This week, Last.fm, the world’s largest Internet radio and music community website, entered the heated Internet video arena by introducing a new service allowing users to build personalized music video channels. The fresh service, which much like Last.fm’s radio format will develop a detailed profile of each user’s taste via “Audioscrobbler” technology, which reviews the tunes/videos each user consumes and offers recommendations, will initially present content from labels such as Ninja Tune, Nettwerk Music Group, Domino, Warp, Atlantic, and Mute, and their artists, a vast collection ranging from Arctic Monkeys to Moby.
Currently, Last.fm is in talks with other labels such as Universal and Sony Music Group to procure further content in hopes of sporting “the largest legal catalogue of music videos on the web,” featuring “the latest hits to underground obscurities to classics from the past.”
Meanwhile, bloggers are experimenting with the new service and sounding off on the landmark technology. And while some hail what could be the web generation’s answer to MTV and others speculate on a YouTube takeover — Last.fm will offer audio encoded at 128kbps compared to YouTube’s 64kbps — select bloggers simply hope Last.fm, which is currently an independent venture, doesn’t become swallowed by the frenzied tech buyout by heavyweights like Apple or Fox.
Here’s what bloggers are saying about Last.fm’s video channel launch:
“Last.fm really understands the music in the context of social networking — and believe me, music is such a great way to bring people together. If this move to video develops successfully, it could mark the end of video on TV and could seriously dent YouTube’s ubiquity in this area.” — Ninethspace.org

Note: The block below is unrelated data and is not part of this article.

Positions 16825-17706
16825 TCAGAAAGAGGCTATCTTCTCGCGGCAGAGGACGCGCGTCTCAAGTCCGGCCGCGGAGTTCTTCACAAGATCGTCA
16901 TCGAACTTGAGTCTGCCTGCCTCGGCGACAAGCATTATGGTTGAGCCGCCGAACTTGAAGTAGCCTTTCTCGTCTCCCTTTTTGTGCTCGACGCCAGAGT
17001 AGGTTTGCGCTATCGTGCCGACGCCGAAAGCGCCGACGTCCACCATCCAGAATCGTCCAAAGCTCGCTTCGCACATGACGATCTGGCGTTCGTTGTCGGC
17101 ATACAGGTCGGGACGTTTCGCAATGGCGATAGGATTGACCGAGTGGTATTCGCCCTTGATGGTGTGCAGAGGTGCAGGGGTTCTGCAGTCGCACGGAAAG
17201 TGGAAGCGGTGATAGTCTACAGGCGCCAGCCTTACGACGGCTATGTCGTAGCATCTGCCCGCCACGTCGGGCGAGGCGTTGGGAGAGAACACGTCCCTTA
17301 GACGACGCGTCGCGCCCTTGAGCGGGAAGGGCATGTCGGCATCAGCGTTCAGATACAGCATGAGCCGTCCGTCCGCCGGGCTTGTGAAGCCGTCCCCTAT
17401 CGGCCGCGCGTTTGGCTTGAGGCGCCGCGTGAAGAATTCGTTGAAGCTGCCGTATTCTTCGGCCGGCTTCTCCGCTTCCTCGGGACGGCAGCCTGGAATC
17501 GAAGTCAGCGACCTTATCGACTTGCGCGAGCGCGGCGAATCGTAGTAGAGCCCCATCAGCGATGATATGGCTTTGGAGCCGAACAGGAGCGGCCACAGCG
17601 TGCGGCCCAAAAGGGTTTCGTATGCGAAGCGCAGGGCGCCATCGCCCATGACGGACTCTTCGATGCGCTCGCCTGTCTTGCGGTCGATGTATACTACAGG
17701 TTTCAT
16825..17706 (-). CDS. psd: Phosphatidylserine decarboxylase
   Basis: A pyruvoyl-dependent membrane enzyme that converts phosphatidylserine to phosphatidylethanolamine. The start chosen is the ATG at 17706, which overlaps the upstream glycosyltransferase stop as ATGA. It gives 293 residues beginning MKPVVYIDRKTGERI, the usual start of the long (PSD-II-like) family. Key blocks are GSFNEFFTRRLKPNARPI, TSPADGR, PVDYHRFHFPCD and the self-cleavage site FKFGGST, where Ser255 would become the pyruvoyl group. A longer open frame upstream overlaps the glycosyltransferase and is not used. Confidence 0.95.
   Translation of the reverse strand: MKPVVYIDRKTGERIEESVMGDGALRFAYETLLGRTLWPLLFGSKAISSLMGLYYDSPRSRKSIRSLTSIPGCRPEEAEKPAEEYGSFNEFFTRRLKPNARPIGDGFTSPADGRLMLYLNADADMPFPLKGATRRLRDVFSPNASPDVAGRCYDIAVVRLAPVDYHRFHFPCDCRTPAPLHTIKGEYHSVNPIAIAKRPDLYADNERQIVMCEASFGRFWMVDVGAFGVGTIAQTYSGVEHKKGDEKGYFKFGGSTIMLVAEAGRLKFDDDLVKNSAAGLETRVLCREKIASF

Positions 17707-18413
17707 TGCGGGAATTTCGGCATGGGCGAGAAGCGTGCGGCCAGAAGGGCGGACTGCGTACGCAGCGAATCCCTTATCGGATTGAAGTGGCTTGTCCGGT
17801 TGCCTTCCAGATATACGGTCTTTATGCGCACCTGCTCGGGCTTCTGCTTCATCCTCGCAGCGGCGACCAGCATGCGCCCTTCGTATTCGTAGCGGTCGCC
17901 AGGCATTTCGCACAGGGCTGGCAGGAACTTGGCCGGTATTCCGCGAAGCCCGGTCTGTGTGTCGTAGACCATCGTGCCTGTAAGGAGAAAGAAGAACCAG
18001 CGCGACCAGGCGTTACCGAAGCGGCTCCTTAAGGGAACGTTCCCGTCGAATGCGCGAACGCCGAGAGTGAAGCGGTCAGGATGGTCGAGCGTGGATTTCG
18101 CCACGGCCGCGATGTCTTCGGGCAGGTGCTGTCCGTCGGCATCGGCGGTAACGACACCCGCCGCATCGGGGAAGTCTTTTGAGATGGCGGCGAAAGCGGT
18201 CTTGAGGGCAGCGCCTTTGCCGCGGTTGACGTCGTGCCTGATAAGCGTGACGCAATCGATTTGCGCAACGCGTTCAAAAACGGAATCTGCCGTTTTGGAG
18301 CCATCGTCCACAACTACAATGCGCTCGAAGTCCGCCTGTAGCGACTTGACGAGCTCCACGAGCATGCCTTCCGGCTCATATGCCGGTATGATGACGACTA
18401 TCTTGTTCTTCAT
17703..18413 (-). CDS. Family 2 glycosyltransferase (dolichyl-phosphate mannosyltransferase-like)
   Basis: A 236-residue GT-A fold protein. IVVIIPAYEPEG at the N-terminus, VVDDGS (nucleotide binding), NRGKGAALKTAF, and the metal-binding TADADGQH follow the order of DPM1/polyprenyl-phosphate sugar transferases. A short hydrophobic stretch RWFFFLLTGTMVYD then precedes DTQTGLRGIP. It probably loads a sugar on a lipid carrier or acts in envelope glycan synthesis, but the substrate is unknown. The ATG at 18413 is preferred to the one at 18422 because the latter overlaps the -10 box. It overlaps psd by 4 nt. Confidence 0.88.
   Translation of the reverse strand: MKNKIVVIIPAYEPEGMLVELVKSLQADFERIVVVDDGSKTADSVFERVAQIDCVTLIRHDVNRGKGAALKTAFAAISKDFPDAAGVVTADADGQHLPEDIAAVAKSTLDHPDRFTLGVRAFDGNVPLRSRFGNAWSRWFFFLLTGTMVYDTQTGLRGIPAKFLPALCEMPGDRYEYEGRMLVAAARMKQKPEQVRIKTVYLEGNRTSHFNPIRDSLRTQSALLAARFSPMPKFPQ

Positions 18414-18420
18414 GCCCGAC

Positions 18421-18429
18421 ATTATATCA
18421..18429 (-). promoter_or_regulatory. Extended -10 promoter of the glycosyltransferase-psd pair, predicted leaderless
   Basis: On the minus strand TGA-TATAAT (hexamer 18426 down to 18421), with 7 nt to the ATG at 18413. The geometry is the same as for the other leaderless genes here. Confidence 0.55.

“Last.fm as the Web 2.0 version of MTV! That certainly seems to be their goal, and good on them for setting their sights so high.” — discoverion.com
“That’s a hat tip to the copyright issues that YouTube is going through.” — Heather Green, businessweek.com
“Love the idea…” — lalaia.com
“From all rumors around, about new rivals to YouTube, we see Last.fm the favorite one to give YouTube a real competition, ’cause they have committed community, and the most important, their appearance is much more mature than YouTube.” — Avinio, avinio.blogspot.com
“I pray that they don’t get bought out by Apple or any other giant… Last.fm is practically the only site I’m willing to put money into because I respect their work so much. Stay independent, guys!” — Tom Clarke, readwriteweb.com
On the Web:
Talk: What music videos will play on your Last.fm?